Assuming that your mount point is determined by the server, I'd try it this way: Hide a element in the page containing a base string:

<span id="base" style="display:none;">/tmp/prevram0/html/page</span>

Then bind a handler to load event to get that information:

window.onload= function ()
{
    baseString = document.getElementById('base').innerHTML;
    document.getElementById('framePage').src = baseString + pageNo + '.html';

}

Where baseString is a variable defined somewhere in your code that is globally accessible to these functions. And pageNo is another variable predefined with initial page number.

Then prev page function:

function PrevP()
{
    if(pageNo > 1)
    {
         pageNo--;
    }
    var el = document.getElementById('framePage');
    el.src = baseString + pageNo + '.html';
}

Next Page function you just add the pageNo up and do the same thing:

function NextP()
{
    if(pageNo<lastPageNo)
    {
          pageNo++;
    }
    var el = document.getElementById('framePage');
    el.src = baseString + pageNo + '.html';
}
share|improve this answer
    
Thanks for your input too :) This code looks pretty friendly to me, I will try it on for size and report the results! Thank so much again. –  0xhughes Nov 4 '12 at 1:48
    
Tried your code on, tweaked it a little bit, PROBABLY screwed it up, edit 3 contains the functions and HTML, it isn't working, I tried putting in some JS alerts in the next and previous functions to see if something was malformed but the alerts didn't even appear. Sorry to pester you! –  0xhughes Nov 4 '12 at 2:19
    
I got it working, single quote was messed up on one of my python variable declarations and one of my java variables was mismatched. Thanks a million user! –  0xhughes Nov 4 '12 at 20:01

JavaScript's String .replace() method searches the source string looking for whatever you pass in the first parameter. If that first param is a string then it only replaces the first instance of it. If that first param is a regex you can do more complicated pattern matches and global replaces. If the second parameter is a function you can do even more complicated replaces: the function will be called for each match, allowing you to process each match however you see fit and return the replacement value - which is perfect for your case where you want to increment or decrement a number.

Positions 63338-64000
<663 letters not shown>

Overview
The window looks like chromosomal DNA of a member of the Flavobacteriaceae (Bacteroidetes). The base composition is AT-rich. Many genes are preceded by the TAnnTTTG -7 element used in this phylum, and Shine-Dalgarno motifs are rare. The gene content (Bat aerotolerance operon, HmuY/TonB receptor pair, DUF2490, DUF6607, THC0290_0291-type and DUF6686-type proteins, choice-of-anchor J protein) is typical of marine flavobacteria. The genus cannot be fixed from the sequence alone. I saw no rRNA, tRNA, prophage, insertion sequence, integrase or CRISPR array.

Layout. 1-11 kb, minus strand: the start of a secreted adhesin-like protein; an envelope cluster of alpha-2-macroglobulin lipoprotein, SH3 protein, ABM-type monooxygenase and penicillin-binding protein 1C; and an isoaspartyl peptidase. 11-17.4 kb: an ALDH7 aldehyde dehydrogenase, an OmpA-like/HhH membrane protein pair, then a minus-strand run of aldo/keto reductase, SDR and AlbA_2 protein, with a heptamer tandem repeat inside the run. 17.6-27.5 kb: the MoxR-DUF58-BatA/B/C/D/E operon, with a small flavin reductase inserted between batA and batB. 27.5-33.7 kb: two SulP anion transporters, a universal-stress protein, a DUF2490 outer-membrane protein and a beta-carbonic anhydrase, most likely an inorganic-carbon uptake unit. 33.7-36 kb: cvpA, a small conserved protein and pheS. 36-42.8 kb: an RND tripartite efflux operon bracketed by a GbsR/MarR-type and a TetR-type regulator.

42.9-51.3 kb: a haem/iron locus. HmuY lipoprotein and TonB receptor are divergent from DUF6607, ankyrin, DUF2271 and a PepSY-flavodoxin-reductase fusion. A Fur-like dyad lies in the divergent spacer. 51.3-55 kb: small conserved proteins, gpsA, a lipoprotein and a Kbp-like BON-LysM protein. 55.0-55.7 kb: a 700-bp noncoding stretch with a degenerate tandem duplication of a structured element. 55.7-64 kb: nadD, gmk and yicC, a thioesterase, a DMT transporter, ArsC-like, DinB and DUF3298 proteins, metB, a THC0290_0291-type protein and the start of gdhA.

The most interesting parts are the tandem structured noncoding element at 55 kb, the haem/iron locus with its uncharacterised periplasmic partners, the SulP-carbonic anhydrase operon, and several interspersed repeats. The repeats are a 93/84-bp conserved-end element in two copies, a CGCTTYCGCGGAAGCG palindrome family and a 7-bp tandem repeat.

Try this:

function prevP() {
    var element = document.getElementById("framePage");

    element.src = element.src.replace(/(\d+)(.html$)/,
                                  function(m,p1,p2){ return (+p1) -1 + p2; });
}
function nextP() {
    var element = document.getElementById("framePage");

    element.src = element.src.replace(/(\d+)(.html$)/,
                                  function(m,p1,p2){ return (+p1) +1 + p2; });
}

The regex I've used looks for digits followed by .html at the end of the source string, so in your case with a string in the form /tmp/prevram0/html/page0.html it will find only the second 0. The callback in the second parameter converts the digit string to a number using the unary plus operator, subtracts or adds 1 to it, and then puts the .html bit back.

Note that this doesn't do any range checking, so it'll keep trying to go previous even when already at 0.

Demo: http://jsfiddle.net/3VFvz/

Some other tips about your code:

  • Other than element, all of your variables are global because they are not declared in a var statement.
  • .charAt() returns a string, so it doesn't make sense to use the -- operator on the result.
  • You could say elementLen = element.length - 6, you don't need to do the -6 part as a separate statement.
  • It is a more normal JS style to put the first line of the function body on the line after the {, and put the function's closing } on its own line - except, possibly, for really short functions that are entirely on one line as above in my answer.
share|improve this answer
    
I was more thinking on the lines of having a baseString = "/tmp/prevram0/html/page". Then a var pageNo = whatever page you're on... then you just set the src = baseString + pageNo.toString() + '.html'... –  user1600124 Nov 2 '12 at 4:50
    
@user1600124 - Sure, that would work too, and would make it easier to add range checks for the first and last page - post it as an answer. (Note that you don't need the .toString() in your example.) –  nnnnnn Nov 2 '12 at 5:05
    
Hey, thank you for your response! Your code mostly makes sense to me except for the function(m,p1,p2) portions. Are m, p1 and p2 operators? I don't see them declared as variables anywhere, so i'm not sure what those mean! Sorry, total JS noob! What you said about the replace makes total sense, that is even what I was starting to suspect was not working right :) Thanks again for you input. –  0xhughes Nov 4 '12 at 1:48
    
m, p1 and p2 are function parameters - their declaration is in the function(m,p1,p2) part. That anonymous function is passed as a parameter to the replace() method as a "callback" - it will be called by replace() for each match, where m will be the whole match and p1, p2, etc., will be the sub-matches, so it can process whatever value(s) matched. Whatever value that function returns becomes the replacement value for the current match. –  nnnnnn Nov 4 '12 at 1:56
    
@nnnnnn That makes sense to me now, thank you for the clarification :) –  0xhughes Nov 10 '12 at 3:58